For all the problems with 2020 (oh, so many), it’s incredible that the lowliest of developers has access to the technology powering the world’s most sophisticated IT operations. Want to run your technology infrastructure like Twitter? Intuit? Uber? Capital One? Or Facebook? Chances are good that the company has already open sourced the building blocks, just as Google did when it turned the essentials of Borg–its own homegrown “manage your entire data center as a single machine” abstraction–into Kubernetes. That move almost immediately took the Docker container movement from enterprise architecture theory to mass adoption.
A similar story may be unfolding today with GraphQL. Facebook open sourced GraphQL in 2015 as a superior data-fetching approach for web development and as a challenger to REST, and it’s become one of the shiniest new objects for front-end development teams. But GraphQL is an API language, not a running system, and most lack what Facebook had: An army of uber engineers to make GraphQL work “atop a stack of abstractions which had been in place [well before the introduction of GraphQL], most of which [were] designed by…the Product Infrastructure Team,” as GraphQL co-creator Lee Byron has written.
Which brings us to the problem with such open source code: It’s one thing to have it, but quite another to operate it. In the case of GraphQL, one emerging option for mere mortals to make sense of this Facebook-spawned code comes from a former Google engineer.
Helping front-end developers forget about the back end
Fortunately, there may be other options.
For one, Dgraph Labs’ just launched Slash GraphQL delivers a GraphQL backend-as-a-service that aims to completely abstract away the complicated setup considerations mentioned above. Its design is rooted in lessons learned at Google, where Dgraph Labs founder and CEO Manish Jain built the graph indexing and serving system that powered Google’s Knowledge Graph infrastructure. For Jain, graph databases–not relational databases–naturally fit developer workflows, and are a more ergonomic experience for developers using GraphQL. Many early web pioneers started with relational databases because that was the state of the art at the time. However, as Michael Compton, GraphQL lead at Dgraph, put it, “Google, Facebook, Twitter, LinkedIn, and others all moved [applications off relational databases] once they were large enough to have the engineering effort to build an in-house graph solution.”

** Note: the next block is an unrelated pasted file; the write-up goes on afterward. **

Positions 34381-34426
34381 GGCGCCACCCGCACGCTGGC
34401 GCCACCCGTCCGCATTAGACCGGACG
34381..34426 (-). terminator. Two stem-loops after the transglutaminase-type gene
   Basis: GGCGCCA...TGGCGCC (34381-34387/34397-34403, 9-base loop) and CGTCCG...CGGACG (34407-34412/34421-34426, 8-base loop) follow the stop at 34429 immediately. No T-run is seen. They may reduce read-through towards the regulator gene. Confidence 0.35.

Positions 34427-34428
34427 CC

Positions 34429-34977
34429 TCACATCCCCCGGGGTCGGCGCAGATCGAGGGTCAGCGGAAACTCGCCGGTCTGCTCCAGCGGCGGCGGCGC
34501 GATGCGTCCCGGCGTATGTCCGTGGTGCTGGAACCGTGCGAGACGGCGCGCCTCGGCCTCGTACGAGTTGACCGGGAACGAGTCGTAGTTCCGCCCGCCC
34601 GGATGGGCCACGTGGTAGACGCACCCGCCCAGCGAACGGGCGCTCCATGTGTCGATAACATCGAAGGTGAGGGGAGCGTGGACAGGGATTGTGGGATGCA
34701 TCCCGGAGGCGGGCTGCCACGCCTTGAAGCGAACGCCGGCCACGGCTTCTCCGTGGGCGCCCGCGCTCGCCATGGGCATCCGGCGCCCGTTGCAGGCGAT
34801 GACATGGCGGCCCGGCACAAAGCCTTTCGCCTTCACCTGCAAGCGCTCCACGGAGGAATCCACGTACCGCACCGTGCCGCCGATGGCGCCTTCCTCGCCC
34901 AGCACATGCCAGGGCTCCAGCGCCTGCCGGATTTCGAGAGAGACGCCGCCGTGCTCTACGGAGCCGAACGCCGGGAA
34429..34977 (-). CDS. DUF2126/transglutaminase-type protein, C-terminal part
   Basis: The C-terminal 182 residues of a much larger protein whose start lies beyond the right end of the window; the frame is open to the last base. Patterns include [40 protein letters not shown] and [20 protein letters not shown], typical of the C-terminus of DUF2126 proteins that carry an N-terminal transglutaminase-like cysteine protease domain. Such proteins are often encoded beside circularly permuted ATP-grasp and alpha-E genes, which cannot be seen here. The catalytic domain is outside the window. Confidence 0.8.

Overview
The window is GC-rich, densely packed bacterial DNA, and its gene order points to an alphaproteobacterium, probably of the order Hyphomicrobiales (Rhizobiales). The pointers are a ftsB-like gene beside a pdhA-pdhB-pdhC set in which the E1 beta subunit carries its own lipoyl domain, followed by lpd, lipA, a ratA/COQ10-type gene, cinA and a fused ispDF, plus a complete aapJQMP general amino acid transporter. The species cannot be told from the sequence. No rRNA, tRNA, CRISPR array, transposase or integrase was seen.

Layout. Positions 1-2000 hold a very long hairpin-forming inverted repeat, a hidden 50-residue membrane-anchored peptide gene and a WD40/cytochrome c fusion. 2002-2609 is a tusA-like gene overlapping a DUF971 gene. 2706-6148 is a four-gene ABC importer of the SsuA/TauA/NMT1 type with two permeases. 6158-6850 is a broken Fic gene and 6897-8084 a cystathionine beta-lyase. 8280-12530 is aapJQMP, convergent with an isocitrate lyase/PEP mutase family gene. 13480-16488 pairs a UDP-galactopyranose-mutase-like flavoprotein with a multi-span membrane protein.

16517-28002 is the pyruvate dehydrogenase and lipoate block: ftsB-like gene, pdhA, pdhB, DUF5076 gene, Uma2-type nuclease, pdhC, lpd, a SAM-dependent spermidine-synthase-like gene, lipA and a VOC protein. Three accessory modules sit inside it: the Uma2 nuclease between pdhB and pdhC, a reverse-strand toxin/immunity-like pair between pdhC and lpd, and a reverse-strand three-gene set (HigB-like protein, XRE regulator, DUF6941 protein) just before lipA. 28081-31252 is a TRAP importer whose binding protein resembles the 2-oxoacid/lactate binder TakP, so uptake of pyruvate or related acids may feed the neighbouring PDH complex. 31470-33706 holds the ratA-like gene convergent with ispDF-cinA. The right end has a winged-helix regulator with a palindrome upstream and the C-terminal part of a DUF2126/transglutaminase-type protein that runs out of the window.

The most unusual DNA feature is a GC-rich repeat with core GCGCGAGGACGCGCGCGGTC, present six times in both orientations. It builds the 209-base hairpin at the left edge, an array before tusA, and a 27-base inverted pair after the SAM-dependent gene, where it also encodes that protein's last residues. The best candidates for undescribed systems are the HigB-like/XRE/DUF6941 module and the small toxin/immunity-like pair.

But, again, most companies can’t find or afford the necessary talent to do this.
“Slash GraphQL takes away the work of building a fast and scalable GraphQL backend,” said Jain in an interview. “With Slash GraphQL, developers click a button and are presented with a /graphql endpoint. They set their GraphQL schemas and immediately get a production-ready back end. Right away they can start querying and mutating data, without any coding whatsoever.”
For front-end developers anxious to run GraphQL without having to fuss with the back-end infrastructure, the Dgraph solution just might pay off.